First Aid is the medical attention given to an ill or injured person before medical experts arrive on the scene. This First Aid course follows Nationally Accepted guidelines and is valid for 2 years.
Accidents from bites and stings can happen at home, work or even while you are traveling. It’s important to understand the various types of bites and stings and what First Aid care should be provided. If one experiences an allergic reaction to a bite or sting, First Aid may involve the use of an epinephrine pen (Chapter 7).
A bite that punctures the skin can cause bleeding and lead to an infection. Bites that do not break the skin may require minor First Aid. It’s important to understand that the reaction to a punctured bite will vary depending on the germs that were in the biter’s mouth / saliva.
If you notice that an animal is acting strangely, be sure to keep your distance. Some animals may carry rabies and require immediate medical attention, i.e., dog, cat, skunk, bat, raccoon or other wild animals.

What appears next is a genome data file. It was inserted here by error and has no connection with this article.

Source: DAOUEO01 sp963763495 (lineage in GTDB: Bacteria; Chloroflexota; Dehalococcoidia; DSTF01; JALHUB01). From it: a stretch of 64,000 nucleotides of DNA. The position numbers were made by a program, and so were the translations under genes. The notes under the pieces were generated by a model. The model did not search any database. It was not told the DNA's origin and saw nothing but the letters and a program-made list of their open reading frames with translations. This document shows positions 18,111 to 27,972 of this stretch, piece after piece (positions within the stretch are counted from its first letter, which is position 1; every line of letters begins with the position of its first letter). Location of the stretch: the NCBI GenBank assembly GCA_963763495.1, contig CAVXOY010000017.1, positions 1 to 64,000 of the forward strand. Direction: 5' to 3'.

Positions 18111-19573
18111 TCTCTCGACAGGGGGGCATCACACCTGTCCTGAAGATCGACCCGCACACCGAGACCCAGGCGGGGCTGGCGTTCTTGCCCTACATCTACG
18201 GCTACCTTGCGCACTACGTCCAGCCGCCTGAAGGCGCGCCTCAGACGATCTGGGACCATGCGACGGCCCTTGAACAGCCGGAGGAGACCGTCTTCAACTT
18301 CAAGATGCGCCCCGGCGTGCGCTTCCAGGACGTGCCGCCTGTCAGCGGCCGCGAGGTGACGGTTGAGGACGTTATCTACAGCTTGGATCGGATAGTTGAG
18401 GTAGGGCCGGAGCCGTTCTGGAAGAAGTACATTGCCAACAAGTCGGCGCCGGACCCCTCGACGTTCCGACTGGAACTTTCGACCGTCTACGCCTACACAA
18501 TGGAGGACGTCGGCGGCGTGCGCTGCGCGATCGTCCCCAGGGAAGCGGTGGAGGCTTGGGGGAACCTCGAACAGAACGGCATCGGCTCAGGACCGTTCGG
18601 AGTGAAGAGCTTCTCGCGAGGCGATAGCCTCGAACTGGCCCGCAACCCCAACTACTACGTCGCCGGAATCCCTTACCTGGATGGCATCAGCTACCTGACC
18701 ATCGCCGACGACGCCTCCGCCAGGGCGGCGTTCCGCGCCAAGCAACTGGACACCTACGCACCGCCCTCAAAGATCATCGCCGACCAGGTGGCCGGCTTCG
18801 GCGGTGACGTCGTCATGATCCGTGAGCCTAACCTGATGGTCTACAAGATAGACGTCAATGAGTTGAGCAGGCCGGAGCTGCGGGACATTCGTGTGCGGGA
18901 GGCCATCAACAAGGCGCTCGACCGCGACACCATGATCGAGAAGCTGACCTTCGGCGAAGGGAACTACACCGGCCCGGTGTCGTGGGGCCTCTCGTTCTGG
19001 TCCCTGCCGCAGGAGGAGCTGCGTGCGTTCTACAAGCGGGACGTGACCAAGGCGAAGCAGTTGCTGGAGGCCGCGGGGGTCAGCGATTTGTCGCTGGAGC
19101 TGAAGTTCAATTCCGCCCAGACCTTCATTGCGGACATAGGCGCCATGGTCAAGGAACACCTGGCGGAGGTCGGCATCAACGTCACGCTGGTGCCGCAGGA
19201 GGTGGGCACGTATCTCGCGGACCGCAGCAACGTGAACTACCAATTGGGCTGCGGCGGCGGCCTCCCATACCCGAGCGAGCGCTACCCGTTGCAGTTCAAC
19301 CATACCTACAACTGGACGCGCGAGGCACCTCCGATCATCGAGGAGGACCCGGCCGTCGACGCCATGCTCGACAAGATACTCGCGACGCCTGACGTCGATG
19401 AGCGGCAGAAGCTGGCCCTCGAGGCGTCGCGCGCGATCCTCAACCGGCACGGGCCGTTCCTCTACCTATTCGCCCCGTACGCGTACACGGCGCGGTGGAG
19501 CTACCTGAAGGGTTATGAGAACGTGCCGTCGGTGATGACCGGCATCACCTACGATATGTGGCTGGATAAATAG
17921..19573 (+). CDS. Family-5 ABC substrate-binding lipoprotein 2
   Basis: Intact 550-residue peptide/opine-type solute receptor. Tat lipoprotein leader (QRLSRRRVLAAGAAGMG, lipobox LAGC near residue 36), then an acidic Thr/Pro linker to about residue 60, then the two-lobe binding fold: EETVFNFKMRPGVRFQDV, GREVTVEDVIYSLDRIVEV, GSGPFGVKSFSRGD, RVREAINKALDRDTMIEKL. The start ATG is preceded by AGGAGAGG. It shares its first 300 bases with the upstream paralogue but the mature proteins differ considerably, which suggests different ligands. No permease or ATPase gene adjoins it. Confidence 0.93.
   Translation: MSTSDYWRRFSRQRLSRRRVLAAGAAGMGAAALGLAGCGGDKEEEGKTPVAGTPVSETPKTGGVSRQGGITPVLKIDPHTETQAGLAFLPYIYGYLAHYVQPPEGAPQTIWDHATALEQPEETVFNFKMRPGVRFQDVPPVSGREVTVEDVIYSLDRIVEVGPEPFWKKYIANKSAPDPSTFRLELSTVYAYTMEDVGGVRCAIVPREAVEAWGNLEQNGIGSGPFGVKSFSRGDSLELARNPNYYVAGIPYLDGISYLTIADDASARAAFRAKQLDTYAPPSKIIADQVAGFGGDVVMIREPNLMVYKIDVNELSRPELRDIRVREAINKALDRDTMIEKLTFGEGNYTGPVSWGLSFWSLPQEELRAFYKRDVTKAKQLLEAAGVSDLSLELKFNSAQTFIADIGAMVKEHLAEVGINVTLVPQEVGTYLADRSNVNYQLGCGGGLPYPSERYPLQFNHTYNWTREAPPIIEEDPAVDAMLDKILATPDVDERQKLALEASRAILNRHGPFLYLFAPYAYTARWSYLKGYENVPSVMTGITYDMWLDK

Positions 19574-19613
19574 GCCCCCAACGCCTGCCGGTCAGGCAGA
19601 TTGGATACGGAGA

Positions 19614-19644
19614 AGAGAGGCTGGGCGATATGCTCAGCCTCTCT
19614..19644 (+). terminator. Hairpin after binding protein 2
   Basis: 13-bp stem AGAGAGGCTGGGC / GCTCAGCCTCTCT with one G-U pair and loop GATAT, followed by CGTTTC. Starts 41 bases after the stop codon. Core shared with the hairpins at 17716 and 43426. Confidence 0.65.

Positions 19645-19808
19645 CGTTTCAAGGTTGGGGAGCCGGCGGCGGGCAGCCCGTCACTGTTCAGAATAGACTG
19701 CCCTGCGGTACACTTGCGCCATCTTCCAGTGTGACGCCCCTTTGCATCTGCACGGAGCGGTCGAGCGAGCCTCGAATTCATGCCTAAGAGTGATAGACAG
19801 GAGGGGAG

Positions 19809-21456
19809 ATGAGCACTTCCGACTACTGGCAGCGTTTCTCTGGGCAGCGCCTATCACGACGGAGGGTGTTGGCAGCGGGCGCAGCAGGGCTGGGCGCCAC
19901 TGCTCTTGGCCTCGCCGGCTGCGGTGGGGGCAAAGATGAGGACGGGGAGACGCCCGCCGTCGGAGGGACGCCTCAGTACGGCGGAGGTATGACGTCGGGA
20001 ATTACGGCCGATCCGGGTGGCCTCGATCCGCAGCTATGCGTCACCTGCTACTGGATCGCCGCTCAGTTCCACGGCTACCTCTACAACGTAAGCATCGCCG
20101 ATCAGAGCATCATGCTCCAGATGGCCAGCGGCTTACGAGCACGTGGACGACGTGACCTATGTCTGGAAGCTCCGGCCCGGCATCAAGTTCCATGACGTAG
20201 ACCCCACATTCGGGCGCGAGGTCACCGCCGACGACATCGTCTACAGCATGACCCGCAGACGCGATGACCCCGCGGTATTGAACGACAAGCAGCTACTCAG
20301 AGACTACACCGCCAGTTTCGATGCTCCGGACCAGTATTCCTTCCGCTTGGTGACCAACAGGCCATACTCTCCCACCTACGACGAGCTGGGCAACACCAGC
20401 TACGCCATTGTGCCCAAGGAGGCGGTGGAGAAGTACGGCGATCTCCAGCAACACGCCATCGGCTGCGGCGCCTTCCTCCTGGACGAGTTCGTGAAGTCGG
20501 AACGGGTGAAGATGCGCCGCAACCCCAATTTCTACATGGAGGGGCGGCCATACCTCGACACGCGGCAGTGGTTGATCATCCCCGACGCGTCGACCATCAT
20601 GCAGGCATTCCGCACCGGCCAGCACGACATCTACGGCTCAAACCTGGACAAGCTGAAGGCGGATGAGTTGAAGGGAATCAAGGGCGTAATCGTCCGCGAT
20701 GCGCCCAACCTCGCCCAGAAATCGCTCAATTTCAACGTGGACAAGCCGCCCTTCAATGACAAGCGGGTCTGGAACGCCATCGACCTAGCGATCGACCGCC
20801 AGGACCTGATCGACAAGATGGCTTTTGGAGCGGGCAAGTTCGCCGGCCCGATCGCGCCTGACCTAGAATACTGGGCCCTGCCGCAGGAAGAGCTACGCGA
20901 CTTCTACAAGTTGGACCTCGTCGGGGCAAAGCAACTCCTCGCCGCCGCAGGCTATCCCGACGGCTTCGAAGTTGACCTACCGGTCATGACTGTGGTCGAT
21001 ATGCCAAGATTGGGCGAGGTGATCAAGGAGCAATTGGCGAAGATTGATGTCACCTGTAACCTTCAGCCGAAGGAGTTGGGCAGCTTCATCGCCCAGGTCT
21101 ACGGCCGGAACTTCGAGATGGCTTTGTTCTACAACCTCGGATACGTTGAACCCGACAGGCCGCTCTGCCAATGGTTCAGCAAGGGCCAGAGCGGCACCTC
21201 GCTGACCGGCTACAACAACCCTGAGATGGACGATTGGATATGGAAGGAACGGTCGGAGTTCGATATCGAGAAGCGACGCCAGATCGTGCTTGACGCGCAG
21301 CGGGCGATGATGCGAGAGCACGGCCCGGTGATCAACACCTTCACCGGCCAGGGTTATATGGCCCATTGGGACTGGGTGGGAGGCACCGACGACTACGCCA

Poisonous snakes release venom when they bite. You should always assume that a snake is poisonous if you are not able to tell from the bite mark. Symptoms of a poisonous snakebite can include pain, swelling near the bite area, nausea, vomiting and weakness.
Unless a person is allergic to the source of the sting, a person may experience a minor reaction. Stings usually lead to itching, swelling and minor pain.
Remember some stings may be more dangerous, if the source is poisonous (i.e., scorpion, poisonous spider). In these instances, a person will experience more severe symptoms such as: fever, severe pain, seizures, vomiting, breathing problems and may even stop responding.
Animal / Human bite:
Apply dressings to stop any bleeding; apply ice on the bite for up to 20 minutes
Don’t move the part of the body that was bitten; remove tight clothing
Get an epi-pen if a person is allergic to the sting; for a bee sting, scrape away the stinger and poison sac with a dull edge (don’t squeeze the sac); apply ice for up to 20 minutes
Grab the tick with tweezers by the head or mouth (don’t twist or squeeze it), and wait for the tick to detach from the skin